by Caroline Porter
My apologies to his family and friends for my premature and ill-advised announcement. Fortunately for me, my friend said he thought Dick would be amused. Frankly, I don't think I would, but he is a classy guy - and how nice to use the present tense.
While I'm mopping up from previous columns, I might tell you some of the reactions I've received from others. As a result of my two columns about rich farmers lapping up welfare assistance, I received an invitation to lunch with representatives of the local and Illinois Farm Bureau. We had a good time and the lunch was delicious. A 6'9'' farmer from Alexis invited me over for coffee not long ago, said something like ''you need to know the truth,'' and I haven't been there yet. I will go. I received a postcard from a woman who said my column was ''right on-if only it were required reading.''
Several e-mails from all over the country have been received about my reference to the ''My Great Recipes'' card series which has been discontinued. We have a little club now, which is lovely for them, but as I've mentioned before, my kitchen is for sale.
A few people agreed that since everyone is feeling so patriotic for a change, a basic patriotic act would be to register and vote. Flying the flag on cars, buses, schools, houses, and motorcyles just isn't enough to preserve our freedoms.
Received a nice call from, Roger Taylor, president of Knox College, about last week's column on local alums who make a difference.
Last year a farmer living near Carthage brought the Zephyr into the office of the Hancock County Clerk and showed him my column entitled ''Methinks thou protest too much.'' It was about Republicans constantly defending the 2000 election debacle in Florida by blaming the stupidity of elderly, poor and immigrant voters and skirting the issue of inept judges, goofy ballots and deliberate disinfrachisement. According to the County Clerk, the farmer said, ''Be sure you read this article by this lady.'' Several readers responded similarly.
On the same subject, a local woman sent me a copy of an e-mail from friends in Florida, which contained bigoted and inflamatory remarks about who ought to be allowed to vote. Hitler, here we come.
Another former Galesburger writes occasionally from Tempe, Ariz. He's very complimentary in general, and says, ''Reminds me of what I miss about the 'burg: free-thinking people.''
Another friend who's moved out of town; ''just read the anti-Moffitt one. AMEN. It's gotta be said. I remember Judy's campaign (McCrery, 1992) and the load of guano that Don threw at her. Phew! You go girl!''
Of course, those who violently disagree with me don't send private e-mails, they write public letters to the editor so we can all share.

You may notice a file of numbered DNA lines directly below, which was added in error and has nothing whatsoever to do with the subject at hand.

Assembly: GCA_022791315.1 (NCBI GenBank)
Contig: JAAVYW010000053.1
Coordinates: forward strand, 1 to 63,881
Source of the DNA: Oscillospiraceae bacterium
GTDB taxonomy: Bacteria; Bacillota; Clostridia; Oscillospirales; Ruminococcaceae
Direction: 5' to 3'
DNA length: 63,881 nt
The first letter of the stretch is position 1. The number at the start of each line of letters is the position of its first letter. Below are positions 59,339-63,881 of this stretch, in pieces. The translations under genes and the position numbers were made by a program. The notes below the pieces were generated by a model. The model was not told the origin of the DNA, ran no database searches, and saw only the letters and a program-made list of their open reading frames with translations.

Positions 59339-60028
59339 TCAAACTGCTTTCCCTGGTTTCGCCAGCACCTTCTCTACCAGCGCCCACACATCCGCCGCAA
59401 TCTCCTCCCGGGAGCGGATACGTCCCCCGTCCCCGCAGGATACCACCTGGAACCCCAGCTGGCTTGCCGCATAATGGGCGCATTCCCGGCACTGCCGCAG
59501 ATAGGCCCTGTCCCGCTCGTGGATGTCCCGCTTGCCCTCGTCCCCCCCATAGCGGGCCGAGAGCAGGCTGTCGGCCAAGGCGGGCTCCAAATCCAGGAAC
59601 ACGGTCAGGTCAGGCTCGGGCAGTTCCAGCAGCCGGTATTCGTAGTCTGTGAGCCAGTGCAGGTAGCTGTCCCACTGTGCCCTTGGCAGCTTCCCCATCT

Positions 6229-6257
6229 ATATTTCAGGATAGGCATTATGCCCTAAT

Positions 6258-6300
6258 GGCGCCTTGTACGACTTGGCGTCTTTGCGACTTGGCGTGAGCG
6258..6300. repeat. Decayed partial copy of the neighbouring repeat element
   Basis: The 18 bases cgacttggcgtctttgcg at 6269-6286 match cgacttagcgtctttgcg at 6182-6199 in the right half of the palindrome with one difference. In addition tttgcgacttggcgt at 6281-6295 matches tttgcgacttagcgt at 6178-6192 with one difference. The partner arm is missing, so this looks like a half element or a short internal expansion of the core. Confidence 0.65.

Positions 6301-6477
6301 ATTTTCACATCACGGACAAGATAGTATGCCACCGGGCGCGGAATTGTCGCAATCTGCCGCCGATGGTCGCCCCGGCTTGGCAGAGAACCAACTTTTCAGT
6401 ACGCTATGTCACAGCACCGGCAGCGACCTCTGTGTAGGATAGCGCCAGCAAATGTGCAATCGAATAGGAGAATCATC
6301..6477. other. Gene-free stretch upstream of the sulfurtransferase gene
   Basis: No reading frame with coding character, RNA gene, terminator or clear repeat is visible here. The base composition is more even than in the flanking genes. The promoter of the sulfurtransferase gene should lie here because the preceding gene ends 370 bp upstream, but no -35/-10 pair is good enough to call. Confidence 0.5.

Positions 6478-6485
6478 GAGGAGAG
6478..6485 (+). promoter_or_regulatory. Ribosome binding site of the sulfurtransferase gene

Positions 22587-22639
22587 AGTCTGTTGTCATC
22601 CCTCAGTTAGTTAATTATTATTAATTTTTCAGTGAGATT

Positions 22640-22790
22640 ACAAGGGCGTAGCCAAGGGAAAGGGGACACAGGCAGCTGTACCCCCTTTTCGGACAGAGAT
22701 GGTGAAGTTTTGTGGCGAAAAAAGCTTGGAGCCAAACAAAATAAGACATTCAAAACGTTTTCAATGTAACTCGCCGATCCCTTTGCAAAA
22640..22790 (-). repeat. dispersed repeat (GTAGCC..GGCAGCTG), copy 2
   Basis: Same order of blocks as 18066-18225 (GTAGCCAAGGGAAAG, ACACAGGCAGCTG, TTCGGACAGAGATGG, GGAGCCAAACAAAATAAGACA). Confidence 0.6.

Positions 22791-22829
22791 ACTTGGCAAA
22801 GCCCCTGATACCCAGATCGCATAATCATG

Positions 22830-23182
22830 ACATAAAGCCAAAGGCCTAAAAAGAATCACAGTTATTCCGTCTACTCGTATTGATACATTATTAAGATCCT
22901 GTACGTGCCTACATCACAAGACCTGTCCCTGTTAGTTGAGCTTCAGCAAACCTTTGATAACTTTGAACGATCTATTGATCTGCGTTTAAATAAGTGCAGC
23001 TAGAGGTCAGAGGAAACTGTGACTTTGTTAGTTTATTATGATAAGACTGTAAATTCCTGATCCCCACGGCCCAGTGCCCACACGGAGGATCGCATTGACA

My favorite letter to the editor was obviously from the guy from Chicago who discovered the Zephyr online and e-mailed the boss, ''--let me concede that the bulk of the time I was able to spend on the Zephyr was used reading your Caroline Porter columns----- .'' What an intelligent guy he must be.
As for my columns on the Boy Scout, United Way controversy and the issue of homosexuality, a friend e-mailed, ''Just read your article in the Zephyr keep up the great work.'' My detractors spilled venom all over the ''letters to the editor'' page. A woman wrote long letters to me about heterosexual men in leadership positions who had bullied her son, didn't think sexual orientation was very important.
I receive e-mails from totally unexpected sources. A gentleman in Galesburg responded to my column ''Don't put me in one of your crummy categories,'' by saying, ''I've always found your perspective refreshing. Keep up the good work!''
Got a real diatribe from a retired gentleman from Florida, originally from Galesburg. He was infuriated with one of my political columns, said I had a ''weak mind,'' among other charming things, and concluded, ''P.S. You are probably one of those that thinks that ''Prairie Fire'' is a better name for Knox than ''Old Siwash.'' I answered: ''Well, happy Easter to you, too!'' And assured him that I thought changing the college nickname was an awful and unnecessary move.
Compliments from my writer/author/editor brother are always cherished. Even though he's my sibling, he is a tough critic. He says, ''I think you write clearly, forcefully, and in a well-organized fashion. you at least match some of the columnists I see in Chicago and surpass many of them.'' Bless his brotherly heart.
I print out and file every e-mail I receive. Thanks to everyone who lets me know how I'm doing.
Caroline Porter is a freelance writer from Galesburg who can be reached at firstname.lastname@example.org.